• A course in Methods, ideally surveying both qualitative and quantitative methods. NOTE: Regularly offered courses in the Social and Natural Sciences in methods may, at the discretion of the instructor, fulfill this requirement. Courses in interdisciplinary feminist or sexuality studies methods would also be good choices.
  • An internship, volunteer project, service learning, or other ‘from theory to practice’ experience in gender-related areas.  NOTE: At least four of the above courses must be at an advanced level, and those courses must collectively span at least two disciplines (or one discipline and one interdisciplinary).”

When undertaking courses or projects not cross-listed under Gender Studies, students must ask faculty to indicate on their term evaluation that their work fulfills Gender Studies requirements and alert the Program Advisor of this arrangement. They may then list the course on their Gender Studies Application Form and get it approved.

Joint Disciplinary AOC Requirements

Joint-Disciplinary Gender Studies AOC students need to complete at least:

  • Two course-equivalents each in the Humanities and in the Social Sciences with papers or projects focused on gender;
  • One course-equivalent in the Natural Sciences with papers or projects focused on gender;
  • A course-equivalent on theories of gender and/or sexuality, or feminist theory;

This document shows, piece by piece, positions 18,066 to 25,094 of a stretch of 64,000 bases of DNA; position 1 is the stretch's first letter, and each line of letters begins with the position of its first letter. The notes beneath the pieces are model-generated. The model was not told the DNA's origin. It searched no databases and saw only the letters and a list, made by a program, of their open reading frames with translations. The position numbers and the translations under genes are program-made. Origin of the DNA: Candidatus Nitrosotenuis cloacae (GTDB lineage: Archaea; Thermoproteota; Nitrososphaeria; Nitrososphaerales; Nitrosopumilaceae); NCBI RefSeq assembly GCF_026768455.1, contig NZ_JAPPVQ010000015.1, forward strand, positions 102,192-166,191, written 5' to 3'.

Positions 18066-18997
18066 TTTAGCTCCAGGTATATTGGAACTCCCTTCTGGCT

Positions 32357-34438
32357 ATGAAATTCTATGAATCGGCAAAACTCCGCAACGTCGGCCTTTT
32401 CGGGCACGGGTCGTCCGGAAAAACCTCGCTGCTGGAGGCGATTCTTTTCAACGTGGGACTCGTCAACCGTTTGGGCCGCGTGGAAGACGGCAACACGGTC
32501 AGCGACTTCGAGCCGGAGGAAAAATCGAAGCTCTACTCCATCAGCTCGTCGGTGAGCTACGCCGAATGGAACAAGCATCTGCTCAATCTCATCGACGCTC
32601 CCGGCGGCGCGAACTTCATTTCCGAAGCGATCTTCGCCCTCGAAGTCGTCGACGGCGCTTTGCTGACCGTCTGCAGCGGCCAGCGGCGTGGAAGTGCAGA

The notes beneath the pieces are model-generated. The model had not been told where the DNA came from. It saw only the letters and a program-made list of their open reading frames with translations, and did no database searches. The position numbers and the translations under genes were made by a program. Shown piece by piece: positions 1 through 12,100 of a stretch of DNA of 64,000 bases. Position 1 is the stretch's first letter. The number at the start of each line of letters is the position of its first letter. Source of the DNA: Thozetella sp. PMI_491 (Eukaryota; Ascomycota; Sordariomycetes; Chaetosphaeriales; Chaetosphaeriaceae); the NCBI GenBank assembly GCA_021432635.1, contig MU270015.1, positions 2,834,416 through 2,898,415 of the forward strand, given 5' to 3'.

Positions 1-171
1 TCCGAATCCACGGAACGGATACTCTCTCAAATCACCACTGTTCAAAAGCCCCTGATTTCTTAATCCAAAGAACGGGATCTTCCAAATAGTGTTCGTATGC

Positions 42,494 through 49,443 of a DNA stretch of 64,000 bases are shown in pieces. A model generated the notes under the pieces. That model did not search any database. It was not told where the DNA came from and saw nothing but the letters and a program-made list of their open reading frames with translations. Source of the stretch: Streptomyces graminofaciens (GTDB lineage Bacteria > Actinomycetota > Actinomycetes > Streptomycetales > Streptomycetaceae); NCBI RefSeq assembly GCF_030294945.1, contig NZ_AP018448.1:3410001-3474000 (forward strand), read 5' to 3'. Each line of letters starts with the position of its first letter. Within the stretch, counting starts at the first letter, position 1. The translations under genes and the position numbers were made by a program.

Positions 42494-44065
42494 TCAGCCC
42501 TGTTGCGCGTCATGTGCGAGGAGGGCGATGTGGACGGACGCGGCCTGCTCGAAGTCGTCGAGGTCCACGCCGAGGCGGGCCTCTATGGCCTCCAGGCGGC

• A senior thesis/project that substantially engages gender-related issues, developed in consultation with your Gender Studies faculty committee member(s);
  • One course-equivalent that is explicitly cross-cultural or addresses gender as it intersects with race, ethnicity, and/or social class (i.e. intersectional).
APPLICATION FOR THE GENDER STUDIES PROGRAM AT NEW COLLEGE OF FLORIDA

VIEW GENDER STUDIES ACADEMIC LEARNING COMPACT

Examples of regularly offered courses

Introduction to Gender Studies

Humanities
Religion and Gender
Topics in Feminist Philosophy
Nineteenth-Century British and American Women Writers
Motherhood: Images and Experience

Social Sciences
Sociology of Gender and the Body

Queer Studies
Women and Gender in China
Stigma and Prejudice
Intersectionality

Natural Sciences
Current Issues in Human Genetics
Public Health Disparities
Sex, Gender, Mind and Brain
Introduction to Oceanography

Internships
The Gender Studies program values and encourages students to engage in internships and other extra-curricular activities. These opportunities allow students to gain real-world experience and to prepare for graduate school and employment. Internships are required for all students seeking the full Gender Studies Area of Concentration. Some examples of student internships include:

SPARCC (Safe Place and Rape Crisis Center)
Women’s Resource Center of Sarasota County
Family Law Connection
ALSO Youth 
Planned Parenthood of Southwest and Central Florida

Cross listing and Gender Studies eligible courses